Psychologists describe 5 stages of grief based on the Kubler-Ross model introduced by Swiss psychiatrist Elisabeth Kübler-Ross in her 1969 book, ‘On Death and Dying’. Although originally ascribed to the emotional stages experienced due to death of a loved one, the model can also be useful to understand the responses to any subjective trauma that a person may go through, for example a relationship breakup, a job loss, or a ‘OMG! I am a US taxpayer’ moment.
The key here is ‘subjective trauma’. Many ‘US persons’ know what it is like to have people roll their eyes, yawn, or wonder why we are so worked up, just because we discover we are subject to FATCA (what’s the big deal? You ARE an American!), or because we discover we are US taxpayers (if you don’t like it why don’t you renounce?). Typically, we do not get the sympathy one would get if we had a serious illness, or lost our job, or divorced our spouse.
Non-US persons for the most part, just do not ‘get’ the ‘US person’ curse, because to be FATCA’d and CBT’d is not within the realm of normal human experiences. We are unique and special in the world that way – thanks to USA’s exceptional treatment of those it deems ‘US persons’. Nevertheless it IS traumatic for those of us who have lived most or all our lives in countries other than the USA, and who have never had a clue we were US taxpayers on our non-US income, to be FATCA’d and CBT’d.
The following are the 5 stages of grief as outlined in the Kubler-Ross model. Keep in mind that these stages are not necessarily linear. One day you may feel like you are angry beyond belief, and the next day you may feel that it just is what it is. Hopefully, at some point, most of your days will fall into the latter category.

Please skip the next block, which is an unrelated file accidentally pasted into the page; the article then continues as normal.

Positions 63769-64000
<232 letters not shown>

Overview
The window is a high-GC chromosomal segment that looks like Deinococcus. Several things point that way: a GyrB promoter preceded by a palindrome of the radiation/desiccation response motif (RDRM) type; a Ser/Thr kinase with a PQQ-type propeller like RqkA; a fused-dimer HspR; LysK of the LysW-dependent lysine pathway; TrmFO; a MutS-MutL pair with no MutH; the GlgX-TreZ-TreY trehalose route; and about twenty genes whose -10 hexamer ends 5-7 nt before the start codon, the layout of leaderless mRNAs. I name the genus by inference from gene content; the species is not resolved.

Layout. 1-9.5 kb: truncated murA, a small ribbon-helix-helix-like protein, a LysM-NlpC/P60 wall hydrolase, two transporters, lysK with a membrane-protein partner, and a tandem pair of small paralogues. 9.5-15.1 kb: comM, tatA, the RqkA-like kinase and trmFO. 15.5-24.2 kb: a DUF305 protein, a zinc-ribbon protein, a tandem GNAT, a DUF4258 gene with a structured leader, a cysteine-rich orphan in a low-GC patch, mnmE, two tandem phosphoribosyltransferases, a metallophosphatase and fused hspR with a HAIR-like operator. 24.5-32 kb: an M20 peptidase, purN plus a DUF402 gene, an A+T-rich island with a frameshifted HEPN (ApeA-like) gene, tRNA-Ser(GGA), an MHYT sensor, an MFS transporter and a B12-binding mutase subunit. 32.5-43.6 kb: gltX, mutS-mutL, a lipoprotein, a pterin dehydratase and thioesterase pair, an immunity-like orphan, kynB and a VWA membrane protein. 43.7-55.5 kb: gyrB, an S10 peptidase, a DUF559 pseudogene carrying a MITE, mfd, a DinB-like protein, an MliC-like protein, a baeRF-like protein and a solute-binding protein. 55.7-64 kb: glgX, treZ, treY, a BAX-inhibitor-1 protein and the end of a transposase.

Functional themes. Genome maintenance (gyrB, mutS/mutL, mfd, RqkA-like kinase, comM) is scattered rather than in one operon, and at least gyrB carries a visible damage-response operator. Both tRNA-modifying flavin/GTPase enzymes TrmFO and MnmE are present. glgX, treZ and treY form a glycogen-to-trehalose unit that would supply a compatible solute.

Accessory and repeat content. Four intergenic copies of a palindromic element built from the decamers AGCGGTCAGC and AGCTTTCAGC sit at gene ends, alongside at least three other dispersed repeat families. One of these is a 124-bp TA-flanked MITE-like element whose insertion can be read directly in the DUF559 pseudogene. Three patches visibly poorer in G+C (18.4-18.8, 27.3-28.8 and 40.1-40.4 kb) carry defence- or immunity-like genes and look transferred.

The first reaction to hearing one has a terminal illness, or their house burned down, or they are subject to the tax laws of a foreign country, is denial. This just CANNOT be for real. It makes no sense. This has got to be wrong. How could I have lived all these years and NOT known I was a US taxpayer? There must be exceptions for people like me who don’t live in the USA. They surely cannot be referring to ME.
Once the initial shock wears off, anger follows. We want to blame someone or something. We may be angry at the doctor who gives us a bad diagnosis, at the driver who caused the accident, or at ourselves for not doing something to prevent whatever bad thing happened. We are angry at the Canadian government for not standing up for us, at our spouse who thinks we are over reacting, at our neighbour who doesn’t want to listen to our rants, at ourselves for not figuring out years ago that we were US taxpayers, or at the American government for acting like it owns us.
This is the stage where we play games with ourselves, and with others, desperately trying to ‘work it out’ or ‘fix things’, so that we can go back to the way things were before. The person whose romantic relationship is at an end may promise to change their behaviour – anything to not have the relationship end. The dying patient may promise God he/she will be a better person or take better care of himself/herself – anything to not have to die. The newly aware US taxpayer searches for a way to work out their non-compliance: streamlined program? 5 years tax compliance catch-up? – just please don’t penalize me for my ignorance.
Reality is setting in now. There is no easy way out. We are not going to bring our loved one back. Our job is gone forever. The relationship is definitely over. No matter which route we take to solving our ‘US taxpayer status’ we are going to pay – whether that be in taxes, compliance fees, penalties, loss of privacy, loss of US citizenship, or by being forced into hiding. It sucks no matter how you look at it, and this just makes us sad. 🙁
Psychologists and grief counsellors say you are lucky if you get to this point. Many people get stuck in anger or depression for years or even a lifetime – the widower who becomes a recluse when his wife passes away, the mother who mourns a lifetime for the child she lost, the aspiring athlete who never made it to the big leagues and seems forever lost in his former glory years, the ‘hidden’ US person who cannot shake the mental chains of his unwanted ‘US taxpayer status’ even if he has logistically found a way to deal with it. The luckier people at some point accept the reality of what has happened and find a place to put it so that it does not interfere in their daily lives anymore. The widower finds peacefulness alone, or maybe finds new love. The mom, whose child is gone, remembers the happy times she spent with him/her and stops dwelling on what was lost. The US person, finds a way to deal with his/her own particular situation – stays hidden, or becomes tax compliant, or renounces – and moves on with his/her life.